On Tuesday, a handwritten letter was posted to Reddit, the social news sharing site, under the title "5 years ago, I was disowned via letter when I came out to my father. This is how hate sounds."
Seemingly written by a father to his gay son James, the words are damning and hurtful.
"I hope your telephone call was not to receive my blessing for the degrading of your lifestyle," the letter reads, before proceeding to inform James that he is no longer welcome in the family home. "Don't expect any further conversations with me. No communications at all."
The letter ends bluntly with, "No present exchanges will be accepted. Goodbye, Dad."
As if James was really considering splurging on a tie or bottle of whiskey by that point.
Something like this could not have gone viral in 2007 the way it did yesterday. Already, it has been viewed nearly 850,000 times and been reposted by several advocacy and gay rights blogs. Consider also that five years ago, Dan Savage had yet to create It Gets Better, the widespread support movement aimed at young LGTB people.
According to an article in The Telegraph, the son, who appears on Reddit under the name "RegBarc" has since asked readers to use the post as a means of support for those who have been similarly scorned by family members. '"Please pass your acceptance and love to the people you personally know who are going through this type of persecution and harm from their blindly religious parents/guardians."'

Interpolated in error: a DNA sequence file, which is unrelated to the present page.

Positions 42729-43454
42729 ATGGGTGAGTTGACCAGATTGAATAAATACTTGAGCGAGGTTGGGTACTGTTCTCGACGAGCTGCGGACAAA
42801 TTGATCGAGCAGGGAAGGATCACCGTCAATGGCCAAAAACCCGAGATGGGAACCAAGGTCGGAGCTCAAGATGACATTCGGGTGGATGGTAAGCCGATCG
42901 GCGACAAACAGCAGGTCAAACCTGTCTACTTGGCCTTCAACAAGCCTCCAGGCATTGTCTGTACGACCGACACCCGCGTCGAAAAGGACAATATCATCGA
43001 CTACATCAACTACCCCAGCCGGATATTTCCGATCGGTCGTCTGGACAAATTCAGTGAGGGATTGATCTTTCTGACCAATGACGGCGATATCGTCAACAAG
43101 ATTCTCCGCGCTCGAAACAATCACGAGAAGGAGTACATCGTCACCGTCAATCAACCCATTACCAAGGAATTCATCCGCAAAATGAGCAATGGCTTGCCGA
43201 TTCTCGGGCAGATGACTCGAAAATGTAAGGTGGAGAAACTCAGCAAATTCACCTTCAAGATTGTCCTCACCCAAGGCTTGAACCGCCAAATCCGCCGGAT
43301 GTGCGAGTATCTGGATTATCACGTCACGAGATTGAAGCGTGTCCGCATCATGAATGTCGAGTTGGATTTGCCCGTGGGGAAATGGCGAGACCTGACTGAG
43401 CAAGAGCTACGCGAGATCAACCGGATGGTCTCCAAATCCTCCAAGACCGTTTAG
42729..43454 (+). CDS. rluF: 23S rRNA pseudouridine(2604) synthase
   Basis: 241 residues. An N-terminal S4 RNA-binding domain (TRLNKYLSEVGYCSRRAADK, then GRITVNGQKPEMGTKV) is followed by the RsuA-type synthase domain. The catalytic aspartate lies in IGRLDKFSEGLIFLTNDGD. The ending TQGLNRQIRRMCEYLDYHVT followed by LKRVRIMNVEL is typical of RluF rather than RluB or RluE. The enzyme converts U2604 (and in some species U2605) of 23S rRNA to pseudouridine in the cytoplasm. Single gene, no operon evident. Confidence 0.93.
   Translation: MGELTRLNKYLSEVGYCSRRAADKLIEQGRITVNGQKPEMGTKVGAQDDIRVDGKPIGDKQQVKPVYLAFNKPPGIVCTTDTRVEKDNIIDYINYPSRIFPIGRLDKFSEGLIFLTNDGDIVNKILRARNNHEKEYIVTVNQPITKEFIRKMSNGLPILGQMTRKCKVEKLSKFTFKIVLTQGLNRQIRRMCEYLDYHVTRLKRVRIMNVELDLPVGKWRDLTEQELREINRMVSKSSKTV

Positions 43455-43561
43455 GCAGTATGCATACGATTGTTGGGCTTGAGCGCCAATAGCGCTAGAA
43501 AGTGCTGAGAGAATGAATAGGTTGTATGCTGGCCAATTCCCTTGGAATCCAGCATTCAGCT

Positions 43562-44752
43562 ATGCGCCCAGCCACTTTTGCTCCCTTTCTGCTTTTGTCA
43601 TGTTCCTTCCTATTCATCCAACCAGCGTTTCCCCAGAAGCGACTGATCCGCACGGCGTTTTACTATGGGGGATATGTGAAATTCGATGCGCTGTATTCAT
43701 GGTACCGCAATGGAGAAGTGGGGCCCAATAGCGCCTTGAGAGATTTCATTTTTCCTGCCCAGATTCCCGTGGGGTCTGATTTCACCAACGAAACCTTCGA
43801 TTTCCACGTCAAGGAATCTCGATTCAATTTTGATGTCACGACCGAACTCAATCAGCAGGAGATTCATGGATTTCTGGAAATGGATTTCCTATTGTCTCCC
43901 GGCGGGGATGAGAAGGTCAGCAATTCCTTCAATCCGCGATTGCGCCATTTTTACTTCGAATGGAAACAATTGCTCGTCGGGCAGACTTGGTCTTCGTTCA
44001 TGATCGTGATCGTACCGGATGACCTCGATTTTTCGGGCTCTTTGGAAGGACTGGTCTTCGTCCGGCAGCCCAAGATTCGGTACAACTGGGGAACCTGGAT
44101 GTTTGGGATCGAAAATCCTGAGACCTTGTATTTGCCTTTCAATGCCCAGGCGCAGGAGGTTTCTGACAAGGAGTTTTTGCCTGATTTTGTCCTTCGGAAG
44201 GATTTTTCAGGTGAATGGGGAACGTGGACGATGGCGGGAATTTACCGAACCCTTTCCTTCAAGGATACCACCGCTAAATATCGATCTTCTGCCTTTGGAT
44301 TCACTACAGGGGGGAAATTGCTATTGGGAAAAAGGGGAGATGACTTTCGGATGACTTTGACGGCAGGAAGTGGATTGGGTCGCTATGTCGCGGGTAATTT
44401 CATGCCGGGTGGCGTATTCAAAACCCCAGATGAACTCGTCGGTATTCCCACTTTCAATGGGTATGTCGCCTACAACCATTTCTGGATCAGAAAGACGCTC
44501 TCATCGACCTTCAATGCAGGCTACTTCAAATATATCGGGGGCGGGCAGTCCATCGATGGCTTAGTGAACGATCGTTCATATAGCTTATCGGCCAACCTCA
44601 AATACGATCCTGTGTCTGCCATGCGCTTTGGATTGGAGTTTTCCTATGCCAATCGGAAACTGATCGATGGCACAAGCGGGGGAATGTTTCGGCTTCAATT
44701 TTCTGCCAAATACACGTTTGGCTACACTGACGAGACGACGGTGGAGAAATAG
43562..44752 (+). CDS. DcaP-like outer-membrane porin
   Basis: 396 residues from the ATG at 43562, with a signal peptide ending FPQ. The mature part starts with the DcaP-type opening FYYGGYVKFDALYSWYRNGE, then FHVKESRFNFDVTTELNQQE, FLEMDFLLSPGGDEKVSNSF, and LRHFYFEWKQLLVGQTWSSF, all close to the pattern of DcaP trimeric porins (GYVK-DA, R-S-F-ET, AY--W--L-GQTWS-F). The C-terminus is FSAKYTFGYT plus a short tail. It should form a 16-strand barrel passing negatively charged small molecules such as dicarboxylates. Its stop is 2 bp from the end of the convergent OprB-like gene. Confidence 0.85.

He also makes a point of saying on Reddit that he has never done drugs, was a good student and didn't try drinking until he was 22 and yet he "is still seemingly deserving of this terrible act of hate and cowardice that one person can place on another."
The top-rated reply on Reddit, which allows readers to award points to comments, comes from a man who poignantly distinguishes between a father and a dad, something he learned as an adoptive parent. "Any idiot can be a father (and clearly many are) but you've got to EARN being a Dad," he writes. Then he concludes, "Stay strong. Take care. The world is changing fast. And for more people than ever, gay and straight, it's changing more toward love and away from fear - at least in this particular area."
Five years later, the Internet reached out and gave James a big hug.